Golden (sculpture)

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Golden
Golden Sculpture Stoke on Trent.jpg
Artist Wolfgang Buttress
Year 2013
Type Stylised flame
Medium COR-TEN Steel
Dimensions 21 m × 2.5 m (69 ft × 8.2 ft)
Location Tunstall

Golden is a modern art sculpture installed in the Chatterley Valley, on the outskirts of Tunstall, Stoke-on-Trent in May 2015.[1] The £180,000 artwork is installed on the site of the former Goldendale Ironworks and was designed by the award-winning public art sculptor Wolfgang Buttress, who designed the Rise sculpture in Belfast.[2] It is one of the tallest public art sculptures in Britain. The site was previously occupied by the Potteries Pyramid, which has been erroneously placed there since 2007.[3]

Funding[edit]

The sculpture was privately funded using £180,000 of Section 106 monies set aside to provide new public art or maintain current public art in the area. The money was secured following the construction of the Blue Planet eco-warehouse built by construction firm Glazeley further along the Chatterley Valley, in the neighbouring borough of Newcastle-under-Lyme.[4][5] Stoke-on-Trent city council put the project out to tender in February 2011 and a number of designs were put forward.[6]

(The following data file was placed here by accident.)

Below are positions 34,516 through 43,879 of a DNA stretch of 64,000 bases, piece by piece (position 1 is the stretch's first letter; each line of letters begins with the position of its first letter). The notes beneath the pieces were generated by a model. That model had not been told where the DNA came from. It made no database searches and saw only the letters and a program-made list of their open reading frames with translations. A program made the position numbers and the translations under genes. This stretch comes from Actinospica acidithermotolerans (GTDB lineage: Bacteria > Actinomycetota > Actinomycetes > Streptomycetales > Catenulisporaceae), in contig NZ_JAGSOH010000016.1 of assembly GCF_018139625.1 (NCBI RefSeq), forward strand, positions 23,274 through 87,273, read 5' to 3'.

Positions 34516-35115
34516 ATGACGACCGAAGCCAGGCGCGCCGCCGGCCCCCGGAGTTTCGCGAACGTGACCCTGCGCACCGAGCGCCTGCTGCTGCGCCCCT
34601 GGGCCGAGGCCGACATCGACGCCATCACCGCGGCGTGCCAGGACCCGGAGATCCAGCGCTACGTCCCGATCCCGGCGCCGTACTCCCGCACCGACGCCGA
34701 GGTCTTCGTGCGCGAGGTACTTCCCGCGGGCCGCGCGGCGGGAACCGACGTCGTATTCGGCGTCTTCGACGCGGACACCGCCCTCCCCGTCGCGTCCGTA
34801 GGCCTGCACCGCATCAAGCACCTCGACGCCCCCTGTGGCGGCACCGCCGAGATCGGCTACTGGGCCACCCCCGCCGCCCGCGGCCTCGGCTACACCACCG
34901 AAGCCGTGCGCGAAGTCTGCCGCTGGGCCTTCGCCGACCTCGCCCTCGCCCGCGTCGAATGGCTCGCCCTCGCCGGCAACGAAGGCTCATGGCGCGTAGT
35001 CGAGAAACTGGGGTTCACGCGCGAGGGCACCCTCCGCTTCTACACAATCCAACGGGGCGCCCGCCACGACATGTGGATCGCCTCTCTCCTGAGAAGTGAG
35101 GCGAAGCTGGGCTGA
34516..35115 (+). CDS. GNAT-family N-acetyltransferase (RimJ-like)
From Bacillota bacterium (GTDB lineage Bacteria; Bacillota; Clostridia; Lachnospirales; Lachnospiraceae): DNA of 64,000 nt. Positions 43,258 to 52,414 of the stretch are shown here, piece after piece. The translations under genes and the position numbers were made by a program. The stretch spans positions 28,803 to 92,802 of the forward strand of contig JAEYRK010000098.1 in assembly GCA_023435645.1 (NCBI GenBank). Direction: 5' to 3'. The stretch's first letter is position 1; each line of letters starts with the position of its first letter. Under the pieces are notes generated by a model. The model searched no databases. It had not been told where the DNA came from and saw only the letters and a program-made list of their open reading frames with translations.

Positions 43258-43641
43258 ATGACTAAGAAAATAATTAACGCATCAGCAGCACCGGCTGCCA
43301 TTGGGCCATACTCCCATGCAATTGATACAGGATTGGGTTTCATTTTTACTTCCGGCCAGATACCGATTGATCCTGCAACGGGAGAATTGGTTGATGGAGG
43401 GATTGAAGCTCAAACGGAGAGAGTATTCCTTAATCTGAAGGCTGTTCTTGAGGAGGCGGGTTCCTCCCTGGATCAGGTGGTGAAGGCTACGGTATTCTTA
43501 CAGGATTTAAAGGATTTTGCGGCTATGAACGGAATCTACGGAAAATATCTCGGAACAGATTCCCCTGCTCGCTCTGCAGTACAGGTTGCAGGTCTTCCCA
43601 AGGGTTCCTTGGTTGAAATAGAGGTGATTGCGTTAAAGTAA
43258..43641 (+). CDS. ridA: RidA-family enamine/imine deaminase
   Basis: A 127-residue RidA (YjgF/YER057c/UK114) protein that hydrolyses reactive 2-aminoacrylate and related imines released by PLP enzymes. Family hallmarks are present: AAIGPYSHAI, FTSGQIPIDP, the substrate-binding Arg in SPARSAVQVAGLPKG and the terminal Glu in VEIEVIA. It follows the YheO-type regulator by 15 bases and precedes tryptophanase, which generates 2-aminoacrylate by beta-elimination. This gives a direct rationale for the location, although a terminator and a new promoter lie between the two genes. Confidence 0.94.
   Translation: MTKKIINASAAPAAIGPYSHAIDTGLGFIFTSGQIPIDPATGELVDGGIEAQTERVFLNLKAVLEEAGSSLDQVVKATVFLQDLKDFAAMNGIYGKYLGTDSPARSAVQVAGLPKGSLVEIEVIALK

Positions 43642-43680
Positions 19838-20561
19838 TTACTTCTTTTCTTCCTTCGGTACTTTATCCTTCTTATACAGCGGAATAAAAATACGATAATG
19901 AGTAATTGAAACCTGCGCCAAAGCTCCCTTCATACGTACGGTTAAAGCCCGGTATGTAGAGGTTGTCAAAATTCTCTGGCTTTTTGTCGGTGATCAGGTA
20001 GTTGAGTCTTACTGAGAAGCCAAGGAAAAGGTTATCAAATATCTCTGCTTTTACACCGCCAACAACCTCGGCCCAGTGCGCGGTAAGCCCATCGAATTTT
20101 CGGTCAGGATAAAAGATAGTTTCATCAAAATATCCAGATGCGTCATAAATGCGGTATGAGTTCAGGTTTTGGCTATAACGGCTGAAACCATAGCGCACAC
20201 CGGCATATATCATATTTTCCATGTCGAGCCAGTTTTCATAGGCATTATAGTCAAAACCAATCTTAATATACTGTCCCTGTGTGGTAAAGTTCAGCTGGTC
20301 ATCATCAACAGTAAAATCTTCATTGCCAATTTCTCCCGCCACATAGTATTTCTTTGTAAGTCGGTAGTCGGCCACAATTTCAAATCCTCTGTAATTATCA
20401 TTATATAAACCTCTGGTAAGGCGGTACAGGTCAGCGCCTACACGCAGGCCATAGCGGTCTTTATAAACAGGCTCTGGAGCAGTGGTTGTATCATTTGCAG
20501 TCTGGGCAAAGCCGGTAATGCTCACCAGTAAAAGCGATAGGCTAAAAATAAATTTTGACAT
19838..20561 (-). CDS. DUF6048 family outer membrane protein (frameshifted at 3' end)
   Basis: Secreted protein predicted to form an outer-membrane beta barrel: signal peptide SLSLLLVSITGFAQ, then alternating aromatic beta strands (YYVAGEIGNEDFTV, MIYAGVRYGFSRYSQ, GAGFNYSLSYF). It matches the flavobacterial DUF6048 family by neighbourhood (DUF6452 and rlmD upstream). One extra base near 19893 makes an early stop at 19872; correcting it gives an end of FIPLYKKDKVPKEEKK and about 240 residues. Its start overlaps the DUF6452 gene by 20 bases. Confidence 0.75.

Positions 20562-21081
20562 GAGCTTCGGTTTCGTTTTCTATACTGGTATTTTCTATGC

Design[edit]

The 69 ft (21m) sculpture is made from COR-TEN Steel, the same material as the Angel of the North and was fabricated in Nottingham. The tapered lozenge design, shaped to evoke a solitary flame such as lit the Chatterley Valley during the heyday of the Iron Works, features powerful colour changing LED lights that will illuminate 1,500 hand blown glass prisms containing wishes or memories of local residents written on handmade paper.[7] Each prism will be held out from the main body of the sculpture by a short stalk, giving the artwork a bristly appearance. Local arts group Letting In The Light were commissioned by artist Wolfgang Buttress to collect the wishes and memories, although people won't be able to see the actual messages once the sculpture is installed, the not-for-profit organisation plans to publish them in an accompanying book.[8]

See also[edit]

References[edit]